Undoing Silence: Tools for Social Change Writing: Louise Dunlap

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A book for citizen activists, scholars and professionals who want to use writing for social change. Empowering tools include freewriting and audience analysis along with ways to organize ideas and the writing process itself. A favorite tool is a process for feedback that does not activate self-censorship. https://best-writing-service.com/ as a separate resource for help with written works, so best writing services is your reliable companion during your project creation journey.

Drawn from many traditions and piloted in classes and workshops over forty years, these tools build self-confidence and skill in writing for real-world audiences. They are grounded in inspiring stories of people at all levels of education undoing their reluctance to write and producing letters, memos, op-ed articles, and proposals with the power to shift attitudes, change policies, and restore sanity to a world gone mad.

Here’s what activists, teachers, and trainers say about Undoing the Silence

“Undoing the Silence accomplishes what other books on writing do not: it links our writing to our beliefs, our activism, our voice. (read more . . .)

— Gary Delgado President Emeritus, Applied Research Center,
from the Foreword to Undoing the Silence

“With these tools, my ordinary words become a vehicle for change.”

— Mary Leno, Eviction Free Zone, Cambridge Women’s Commission, Older Lesbian Energy

"A valuable, beautifully written resource, this book will certainly inspire and unleash critical thinking and writing for social change - both for activists who never imagined they could be writers and for seasoned writers in need of renewal.”

— Shamim Meer Activist Writer and Researcher, South Africa

“(Louise’s) work--and her own deep commitment to work for a better world — inform her wisdom about writing and the writing process. Excellent insights and techniques become all the more powerful when conveyed not just as ways to work on writing, but ways to work on the world. I don’t know anyone who conveys more essential insights more clearly and briefly. I can’t think of a better book to recommend to people who want to make a difference.”

— Peter Elbow, Author, Writing With Power, Writing Without Teachers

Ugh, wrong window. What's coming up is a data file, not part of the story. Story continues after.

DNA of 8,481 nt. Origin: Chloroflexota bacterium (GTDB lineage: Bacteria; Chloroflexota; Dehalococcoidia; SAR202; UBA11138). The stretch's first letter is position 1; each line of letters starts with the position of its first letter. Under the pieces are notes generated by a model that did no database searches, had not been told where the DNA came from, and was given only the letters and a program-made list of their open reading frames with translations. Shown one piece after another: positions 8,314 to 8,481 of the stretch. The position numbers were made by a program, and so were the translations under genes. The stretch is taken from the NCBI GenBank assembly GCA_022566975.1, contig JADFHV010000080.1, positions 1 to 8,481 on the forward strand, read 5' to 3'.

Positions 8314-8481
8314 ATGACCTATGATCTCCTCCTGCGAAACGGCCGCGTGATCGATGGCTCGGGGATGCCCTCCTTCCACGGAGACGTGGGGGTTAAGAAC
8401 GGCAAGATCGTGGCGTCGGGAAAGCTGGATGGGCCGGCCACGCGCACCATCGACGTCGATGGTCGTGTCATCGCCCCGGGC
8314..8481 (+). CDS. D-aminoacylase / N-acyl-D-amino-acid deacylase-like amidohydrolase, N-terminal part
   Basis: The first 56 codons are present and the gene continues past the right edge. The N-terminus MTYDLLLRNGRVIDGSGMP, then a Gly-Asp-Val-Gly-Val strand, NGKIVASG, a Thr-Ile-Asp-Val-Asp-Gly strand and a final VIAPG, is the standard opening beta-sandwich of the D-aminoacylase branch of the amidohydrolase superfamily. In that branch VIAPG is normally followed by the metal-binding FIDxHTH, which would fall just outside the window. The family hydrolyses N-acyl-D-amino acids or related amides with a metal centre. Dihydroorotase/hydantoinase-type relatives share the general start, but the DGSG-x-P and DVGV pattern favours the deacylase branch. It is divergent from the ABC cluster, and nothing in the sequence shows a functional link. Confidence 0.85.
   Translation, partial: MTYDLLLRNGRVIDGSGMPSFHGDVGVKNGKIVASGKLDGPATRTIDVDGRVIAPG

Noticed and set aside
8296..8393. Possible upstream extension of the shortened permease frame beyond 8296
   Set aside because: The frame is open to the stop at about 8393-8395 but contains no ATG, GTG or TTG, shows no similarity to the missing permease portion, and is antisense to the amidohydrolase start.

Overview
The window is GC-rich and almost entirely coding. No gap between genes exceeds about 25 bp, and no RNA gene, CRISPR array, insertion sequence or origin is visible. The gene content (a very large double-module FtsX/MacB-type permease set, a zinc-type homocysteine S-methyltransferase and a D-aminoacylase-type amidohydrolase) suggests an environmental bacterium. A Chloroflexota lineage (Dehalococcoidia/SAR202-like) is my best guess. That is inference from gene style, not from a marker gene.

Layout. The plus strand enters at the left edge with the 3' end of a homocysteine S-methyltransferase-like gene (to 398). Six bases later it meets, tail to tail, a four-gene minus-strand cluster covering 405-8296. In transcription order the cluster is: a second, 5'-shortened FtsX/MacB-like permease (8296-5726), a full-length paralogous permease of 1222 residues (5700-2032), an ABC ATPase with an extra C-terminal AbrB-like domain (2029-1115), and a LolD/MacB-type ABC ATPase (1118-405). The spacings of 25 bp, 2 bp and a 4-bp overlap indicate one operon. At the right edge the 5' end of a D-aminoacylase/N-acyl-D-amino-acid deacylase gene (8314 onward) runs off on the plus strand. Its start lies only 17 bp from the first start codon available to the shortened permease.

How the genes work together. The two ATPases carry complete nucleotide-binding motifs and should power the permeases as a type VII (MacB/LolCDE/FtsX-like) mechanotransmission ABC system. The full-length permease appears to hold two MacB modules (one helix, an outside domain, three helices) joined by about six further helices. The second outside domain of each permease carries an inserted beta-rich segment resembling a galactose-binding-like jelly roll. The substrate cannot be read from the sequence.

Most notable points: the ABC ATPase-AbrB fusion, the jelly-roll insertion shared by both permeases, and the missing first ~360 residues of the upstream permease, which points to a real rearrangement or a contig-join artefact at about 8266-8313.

Professor Emeritus, University of Massachusetts/Amherst

“Louise Dunlap, a high profile graduate writing instructor at Berkeley, MIT and elsewhere, brings us this elegant and moving book on how to find your powerful voice and understand your audience. I've used her work for years to teach planning and public policy students to write for bosses, constituents and communities rather than professors. And her writing, full of apt case studies, demonstrates just what she teaches. Every professional grad school should require this book.”

— Ann Markusen, Humphrey Institute of Public Affairs, University of Minnesota

“I began my graduate studies at MIT with much fear and trepidation — having worked in medical and federal government jobs that required writing in a passive voice. In Louise’s course I realized that not only was I writing passively, I was thinking passively! The tools help me focus on what I want to say, then write it in a way the reader can fully understand."

— Emma Featherman-Sam, Oglala Sioux Tribe, Department of Transportation,
Transit Program Coordinator

“If fish had hands, Louise Dunlap could teach them to write! After attending her workshops and classes, hundreds of labor and community activists have used Dunlap’s tested techniques to write clearly and passionately for social and economic justice. With the publication of Undoing The Silence, Dunlap’s tools are available to all those who struggle to write and to those who teach them."

Susan Moir, Director, Labor Resource Center, University of Massachusetts Boston

“I did not know I could do it.”
“I actually am a writer.”
“I knew my story was important and I had some thing to say. The course with Louise gave me the tools and courage.”
“I like what I have written.”

These are the statements of participants in the Community Fellows Program that I directed at Massachusetts Institute of Technology. The program required participants to write a description of a problem in their community, approaches to solving the problem and how it would be implemented. For some at first it seemed a daunting task. The techniques in Undoing the Silence value the knowledge and experience of emerging writers. The power of this work is “The Lifting of Every Voice”…. the basis of building a real democracy in this country.